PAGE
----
Dry, Captivating Shortoff Mtn.

posted in: Trip Reports, WNC Hiking | 0

My hiking (and life) partner chose Shortoff Mountain because he knew I would fall in love with the dry, stark terrain and the unforgiving sun. I’ve always loved landscapes that reflect extremes and this trail allowed me to revel in that part of myself. The limbs of dead trees flailed in the white blue sky and burnt-up pines rested in hot black soil full of soft ash. The scent of sand and fire was heady as we climbed and looked out over Lake James, a life source from a seemingly different universe. I’d needed a break from the lush green forests that have become familiar as kin after all these years, and I felt enlivened and deeply interested in this place.

Shortoff Mountain is one of the driest parts of Western North Carolina and it has had more wildfires than just about anywhere else in the area. We saw strong, hearty Carolina Hemlocks, but the pines were deeply affected. Birds of prey, namely hawks and vultures, drifted through the sky above Linville Gorge and smaller song birds hopped through empty branches and scorched stumps.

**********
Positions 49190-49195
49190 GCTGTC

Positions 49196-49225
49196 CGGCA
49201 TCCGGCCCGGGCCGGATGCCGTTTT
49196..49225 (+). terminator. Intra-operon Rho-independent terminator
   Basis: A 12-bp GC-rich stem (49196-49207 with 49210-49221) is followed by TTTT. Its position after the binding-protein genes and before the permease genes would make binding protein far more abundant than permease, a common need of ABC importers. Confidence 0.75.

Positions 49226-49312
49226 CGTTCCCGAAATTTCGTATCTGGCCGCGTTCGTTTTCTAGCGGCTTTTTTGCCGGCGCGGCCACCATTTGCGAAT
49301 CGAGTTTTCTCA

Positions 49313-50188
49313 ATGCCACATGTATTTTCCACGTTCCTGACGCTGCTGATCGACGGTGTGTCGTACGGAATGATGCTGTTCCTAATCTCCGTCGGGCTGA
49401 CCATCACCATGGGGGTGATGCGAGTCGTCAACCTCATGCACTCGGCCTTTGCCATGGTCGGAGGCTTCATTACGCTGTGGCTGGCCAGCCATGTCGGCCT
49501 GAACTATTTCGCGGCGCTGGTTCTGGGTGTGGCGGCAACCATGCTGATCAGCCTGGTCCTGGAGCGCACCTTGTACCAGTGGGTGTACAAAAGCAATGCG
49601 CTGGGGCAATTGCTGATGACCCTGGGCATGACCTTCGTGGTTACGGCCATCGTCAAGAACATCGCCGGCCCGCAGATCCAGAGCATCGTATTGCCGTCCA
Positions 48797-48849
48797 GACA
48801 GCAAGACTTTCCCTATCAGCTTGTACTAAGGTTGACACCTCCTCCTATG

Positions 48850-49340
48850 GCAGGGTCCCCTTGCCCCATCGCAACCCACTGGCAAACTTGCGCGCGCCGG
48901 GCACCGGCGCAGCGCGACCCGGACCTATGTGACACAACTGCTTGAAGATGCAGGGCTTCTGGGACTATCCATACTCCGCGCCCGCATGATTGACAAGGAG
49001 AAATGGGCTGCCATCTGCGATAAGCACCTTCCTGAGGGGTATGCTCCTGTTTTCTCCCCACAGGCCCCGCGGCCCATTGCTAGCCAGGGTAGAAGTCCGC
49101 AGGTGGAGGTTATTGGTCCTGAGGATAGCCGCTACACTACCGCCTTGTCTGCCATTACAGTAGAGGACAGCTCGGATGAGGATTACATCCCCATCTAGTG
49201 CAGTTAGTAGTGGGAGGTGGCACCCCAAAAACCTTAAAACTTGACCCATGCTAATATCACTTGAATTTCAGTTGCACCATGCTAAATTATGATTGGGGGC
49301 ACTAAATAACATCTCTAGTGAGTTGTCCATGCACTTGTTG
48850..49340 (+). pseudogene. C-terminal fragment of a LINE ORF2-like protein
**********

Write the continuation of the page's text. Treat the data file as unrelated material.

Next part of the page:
Burned Area on Shortoff Mountain
Burned Area on Shortoff Mountain

 

The terrain changed as we moved higher and higher. Fields of trees fallen into each other’s arms gave way to blooming rhododendron, oaks and red maples, and mountain laurel. We stumbled onto a gulch dripping crystal clear water into the gorge, and at the very top of the mountain we rested at a mossy pond teeming with thousands of tiny frogs no bigger than holly berries. I couldn’t help but think of Annie Dillard at Tinker Creek when I tried to contemplate how many living things existed in that water, that vital ecosystem tucked away up there.

 

Pond on Shortoff Mountain
Pond on Shortoff Mountain

 

We met a couple camping with their tent pitched on top of the mountain. They were worried about sleeping through the noise of cicadas who’d been our constant companions along the trail. I’m still jealous, I told them with a smile. I had a brief fantasy about asking them where they were from and starting an even deeper conversation, but our little girl was exhausted and needed dinner.

We hiked down to a gentle breeze and a sky turning orange. My heart was full of gratitude.

Leave a Reply